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A Photographer’s Review of the Peak Design Everyday Sling



First of all I just want to say this: Peak Design got the name of the Everyday Sling wrong. This bag isn’t the Everyday Sling, it’s the Everything Sling because this bag literally does everything I would ever possibly need to do when I’m going out.

Second of all, you may not share my opinions and that’s fine. I made that statement based on my lifestyle and use practices but really, if you need more than this then maybe it’s time to go all zen by downsizing and living a simpler life.

So let’s dive into this bag shall we?


First of all, the build quality is amazing. While this is not the first Peak Design product I’ve ever owned, it’s the first bag that I’m trying out. The material just feels rugged. It feels like they took military cargo pants, dipped it into hot surf wax, then took a scouring pad to it to rough off the excess. Simply put, this feels like it’ll take a lickin’ and keep on tickin’.

Main Compartment

The problem I’ve had with bags such as the Think Tank Retrospective is that the gear seems to get swallowed whole by the bag. Initially I thought it was because the bags were too deep, but eventually I realized that it’s due to a compartment with flimsy side walls that will lean in and cover up the contents.

This bag is deep but because it’s nice and rigid, that problem is non-existent. I can easily open the bag and see something teeny tiny all the way at the bottom where lost SD cards usually end up. It tightly fits my iPad Pro 12.9″ with Smart Keyboard and silicone cover on the back, in fact it sticks up a slight above the zipper line. But because there’s more material on the top flap, the iPad Pro fits nicely, although slightly snug with all of that protection on it.

Now at a total of 10L, this bag isn’t big, but it’s the Flex-Fold dividers that make the entire volume of storage useful. I’m easily able to place a larger Fujifilm lens on the bottom, flip over the divider to make a shelf, and place a smaller prime lens on top. Best part yet, these dividers are extremely rigid, yet will give and bend if needed to conform to the shape of gear if the need arises.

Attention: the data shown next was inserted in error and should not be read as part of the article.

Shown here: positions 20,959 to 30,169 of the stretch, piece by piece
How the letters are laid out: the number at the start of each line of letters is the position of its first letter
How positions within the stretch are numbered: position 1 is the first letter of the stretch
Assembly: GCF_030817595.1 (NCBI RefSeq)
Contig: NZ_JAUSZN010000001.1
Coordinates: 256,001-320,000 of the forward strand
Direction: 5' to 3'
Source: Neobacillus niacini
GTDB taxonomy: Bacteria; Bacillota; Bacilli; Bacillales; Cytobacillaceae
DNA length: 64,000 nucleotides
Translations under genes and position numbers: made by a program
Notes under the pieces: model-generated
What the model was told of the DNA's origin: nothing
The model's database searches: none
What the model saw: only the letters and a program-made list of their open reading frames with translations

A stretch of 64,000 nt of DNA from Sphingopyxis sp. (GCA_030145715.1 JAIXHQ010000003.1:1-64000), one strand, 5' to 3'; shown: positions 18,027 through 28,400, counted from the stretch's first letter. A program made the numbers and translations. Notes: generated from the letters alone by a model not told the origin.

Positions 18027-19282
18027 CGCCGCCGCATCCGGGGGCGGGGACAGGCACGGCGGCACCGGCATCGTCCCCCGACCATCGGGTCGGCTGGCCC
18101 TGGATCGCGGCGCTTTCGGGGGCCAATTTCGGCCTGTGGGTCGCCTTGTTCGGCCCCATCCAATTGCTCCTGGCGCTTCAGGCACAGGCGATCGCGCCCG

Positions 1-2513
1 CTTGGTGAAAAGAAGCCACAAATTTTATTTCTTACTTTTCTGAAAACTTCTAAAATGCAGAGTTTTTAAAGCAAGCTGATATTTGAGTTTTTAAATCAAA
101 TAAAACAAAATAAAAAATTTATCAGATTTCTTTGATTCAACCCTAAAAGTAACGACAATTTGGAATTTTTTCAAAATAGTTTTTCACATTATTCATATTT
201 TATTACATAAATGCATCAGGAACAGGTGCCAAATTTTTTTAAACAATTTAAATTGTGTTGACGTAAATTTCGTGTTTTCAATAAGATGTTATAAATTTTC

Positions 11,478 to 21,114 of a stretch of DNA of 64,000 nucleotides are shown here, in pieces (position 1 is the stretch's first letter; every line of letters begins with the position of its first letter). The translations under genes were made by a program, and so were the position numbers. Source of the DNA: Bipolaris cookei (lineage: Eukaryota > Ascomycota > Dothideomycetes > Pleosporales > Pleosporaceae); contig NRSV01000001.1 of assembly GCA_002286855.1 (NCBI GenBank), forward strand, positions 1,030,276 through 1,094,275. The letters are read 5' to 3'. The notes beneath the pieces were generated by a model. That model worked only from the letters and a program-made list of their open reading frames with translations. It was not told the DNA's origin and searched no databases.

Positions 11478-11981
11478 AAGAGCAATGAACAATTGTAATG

So what I’ve been able to fit in here is quite remarkable. On one side there is a XF23mmF1.4R with the XF35mmF1.4R above it. In the middle there is either an X-Pro2 or X-T1 with either an XF10-24mmF4R OIS or XF18-55mmF2.8-4R LM OIS. On the right there is the XF56mmF1.2R on the bottom with the Peak Design Slide Lite coiled up above it. That’s borderline overpacking for me because I never swap the lenses around that much when I’m out working.

Front Compartment

So this is where I would’ve liked to see a few differences but I can understand and appreciate their design choices. There is simply a large expandable compartment where various things can be shoved inside, and there are two very tight compartments as well that doesn’t have much stretch to them. I would have loved a pen slot specifically for my Apple Pencil but the use of that is really limited a stylus or pen/pencil. I can see how they’ve treated this compartment as a place where all of the odds and ends should be put into and I can see how that has for more utility than dedicated and specific individual compartments.

Personally, this holds the odds and ends that might be needed on a shoot but isn’t essential. Arctic Butterfly, lens and body caps, Color Checker Passport, Pec Pads, Peak Design Leash, the slot goes on and on because of its expandability.



The design of the strap is quite amazing. Having it swivel on both ends allows it to really conform the bag to your body shape and size. The strap itself feels exactly like a Slide camera strap, but the padding on the strap is a bit hard for my taste. I would have liked something a bit softer and gel filled but I can see how this is going to last a lot longer than an option like that.

I can’t not talk about the briefcase style handle either. Whereas most bags has soft handles that, when used with a heavy bag, will deform the bag into a V-shape making you worry if this handle will break off, this one isn’t. It is really rigid and makes you feel confident knowing the gear is safe, it’s a small little subconscious thought but it’s one less thing on your mind when the bag is filled up completely.